In a postcard-perfect seaside village in 1910, an eccentric (to put it mildly) leisure-class family whiles away the summer. But something troubling is afoot: what’s behind the string of tourists gone mysteriously missing? Former enfant terrible Bruno Dumont continues his surprising foray into farce—which began with 2014’s acclaimed Li’l Quinquin—with this surreal, oddball mix of slapstick and detective story. The director and his cast (which includes Fabrice Luchini, Valeria Bruni Tedeschi, and a very game Juliette Binoche) stretch each joke to its breaking point, resulting in a winking, weirdly captivating comedy that’s in on its own absurdity. A Kino Lorber release.

Sophie’s Misfortunes / Les malheurs de Sophie
Christophe Honoré, France, 2016, 106m
French with English subtitles
Based on the French children’s classic by the Countess of Ségur, the latest from Christophe Honoré is an enchanting fable for adults and kids alike, set in a light-filled 19th-century chateau. The film captures the imaginative freedom of childhood through the eyes of the irrepressible Sophie (Caroline Grant), a mischievous young girl whose life changes drastically after she’s left in the care of a severe stepmother (Muriel Robin)—a far cry from the life she had with her loving mother (Golshifteh Farahani). With the help of her two friends and their mother (Anaïs Demoustier), Sophie works to escape her stepmother’s wicked grasp. Throughout, Honoré combines gorgeous period detail with playful modern touches: a bouncy electronic score by Alex Beaupain, expressive handheld camerawork, and a menagerie of animated animals. U.S. Premiere

The Stopover / Voir du pays
Delphine & Muriel Coulin, France/Greece, 2016, 102m
French and Greek with English subtitles
On their way home from Afghanistan, a band of French soldiers stop in Cyprus for decompression: three-days at a sun-splashed resort, where they will undergo intense psychological debriefing. There, amidst the crystal-blue waters and hordes of vacationing tourists, Marine (Soko) and Aurore (Ariane Labed)—two of only three women in their male-dominated unit—confront rage, trauma, and army sexism as they struggle to readjust to “normal” life. This riveting drama—winner of the Best Screenplay award in the Un Certain Regard competition at Cannes—is an all-too-rare exploration of war’s psychological wounds on female soldiers. A First Run Features release.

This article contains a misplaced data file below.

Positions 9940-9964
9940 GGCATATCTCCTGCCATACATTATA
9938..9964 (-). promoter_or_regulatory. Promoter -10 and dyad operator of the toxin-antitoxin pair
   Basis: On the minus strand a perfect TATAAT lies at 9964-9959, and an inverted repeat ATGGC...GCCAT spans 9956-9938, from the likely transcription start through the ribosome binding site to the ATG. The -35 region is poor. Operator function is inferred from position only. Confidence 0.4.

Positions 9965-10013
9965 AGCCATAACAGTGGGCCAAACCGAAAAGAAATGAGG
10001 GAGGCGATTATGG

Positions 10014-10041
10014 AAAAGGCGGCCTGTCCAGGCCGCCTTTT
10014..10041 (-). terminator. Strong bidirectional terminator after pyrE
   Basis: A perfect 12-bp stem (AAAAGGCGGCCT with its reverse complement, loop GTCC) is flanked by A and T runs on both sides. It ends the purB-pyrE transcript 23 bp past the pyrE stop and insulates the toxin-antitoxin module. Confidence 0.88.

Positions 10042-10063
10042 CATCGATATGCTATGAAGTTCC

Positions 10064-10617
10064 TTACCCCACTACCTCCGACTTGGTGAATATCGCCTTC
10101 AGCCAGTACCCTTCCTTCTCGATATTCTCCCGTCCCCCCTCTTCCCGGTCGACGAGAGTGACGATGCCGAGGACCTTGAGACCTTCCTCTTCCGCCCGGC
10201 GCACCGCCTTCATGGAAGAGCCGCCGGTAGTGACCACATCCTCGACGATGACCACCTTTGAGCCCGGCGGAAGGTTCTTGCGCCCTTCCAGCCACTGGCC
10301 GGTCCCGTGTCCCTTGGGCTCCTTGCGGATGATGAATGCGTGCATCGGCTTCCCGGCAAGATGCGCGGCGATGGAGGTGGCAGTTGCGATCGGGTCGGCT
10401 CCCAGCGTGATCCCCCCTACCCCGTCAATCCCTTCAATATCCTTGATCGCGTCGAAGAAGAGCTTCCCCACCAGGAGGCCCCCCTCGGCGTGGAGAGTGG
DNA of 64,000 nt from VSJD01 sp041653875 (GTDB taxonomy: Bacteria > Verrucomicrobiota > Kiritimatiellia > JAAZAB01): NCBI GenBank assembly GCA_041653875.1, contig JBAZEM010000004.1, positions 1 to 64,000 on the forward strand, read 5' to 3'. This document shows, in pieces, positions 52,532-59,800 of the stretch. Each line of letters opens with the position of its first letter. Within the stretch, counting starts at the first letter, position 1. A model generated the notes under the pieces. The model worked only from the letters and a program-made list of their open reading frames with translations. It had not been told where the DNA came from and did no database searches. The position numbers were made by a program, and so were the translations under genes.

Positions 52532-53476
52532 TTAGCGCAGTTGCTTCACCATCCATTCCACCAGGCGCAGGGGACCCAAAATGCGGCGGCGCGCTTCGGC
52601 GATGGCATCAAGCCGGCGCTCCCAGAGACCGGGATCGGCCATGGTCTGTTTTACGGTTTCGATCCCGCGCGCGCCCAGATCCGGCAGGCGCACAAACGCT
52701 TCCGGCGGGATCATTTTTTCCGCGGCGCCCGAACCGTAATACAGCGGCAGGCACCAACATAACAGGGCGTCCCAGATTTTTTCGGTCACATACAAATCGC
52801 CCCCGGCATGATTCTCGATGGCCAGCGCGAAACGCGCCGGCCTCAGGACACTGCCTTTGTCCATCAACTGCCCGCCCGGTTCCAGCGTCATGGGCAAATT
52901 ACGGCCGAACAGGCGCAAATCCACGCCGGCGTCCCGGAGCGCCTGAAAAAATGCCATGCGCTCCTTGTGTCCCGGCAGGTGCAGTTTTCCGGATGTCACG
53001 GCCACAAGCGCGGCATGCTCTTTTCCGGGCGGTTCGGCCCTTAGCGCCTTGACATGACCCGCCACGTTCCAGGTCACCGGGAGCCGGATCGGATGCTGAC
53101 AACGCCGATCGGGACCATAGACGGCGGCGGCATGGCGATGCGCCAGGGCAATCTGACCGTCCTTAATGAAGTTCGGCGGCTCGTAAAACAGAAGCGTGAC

Struggle for Life / La Loi de la jungle
Antonin Peretjatko, France, 2016, 99m
French with English subtitles
In this wild, joke-a-minute slapstick satire, a middle-aged intern (Vincent Macaigne) is sent from France to French Guiana to oversee the creation of a South American ski resort led by Galgaric (Mathieu Amalric). There, he meets a beautiful intern at the National Forestry Office named Tarzan (Vimala Pons) and what ensues is a surreal journey through the Amazon jungle, with absurdist bureaucratic disasters, an aphrodisiac mishap, and a cannibal encounter. Playing something like a Jerry Lewis gag-fest meets Survivor, Struggle for Life combines anarchic black comedy with a scathing critique of colonialism.

The Together Project / L’effet aquatique
Sólveig Anspach, France/Iceland, 2016, 83m
English, French, and Icelandic with English subtitles
The final film from the late French-Icelandic director Sólveig Anspach is an irresistibly offbeat aquatic comedy. When gawky construction worker Samir (Samir Guesmi) encounters prickly swim instructor Agathe (Florence Loiret Caille), he’s immediately smitten. But his unconventional plan to win her over—pretending he can’t swim in order to take lessons from her—proves more than a little problematic. Sweet without being cloying, quirky without being grating, this romantic charmer succeeds thanks to the interplay between the two leads and Anspach’s breezy sincerity.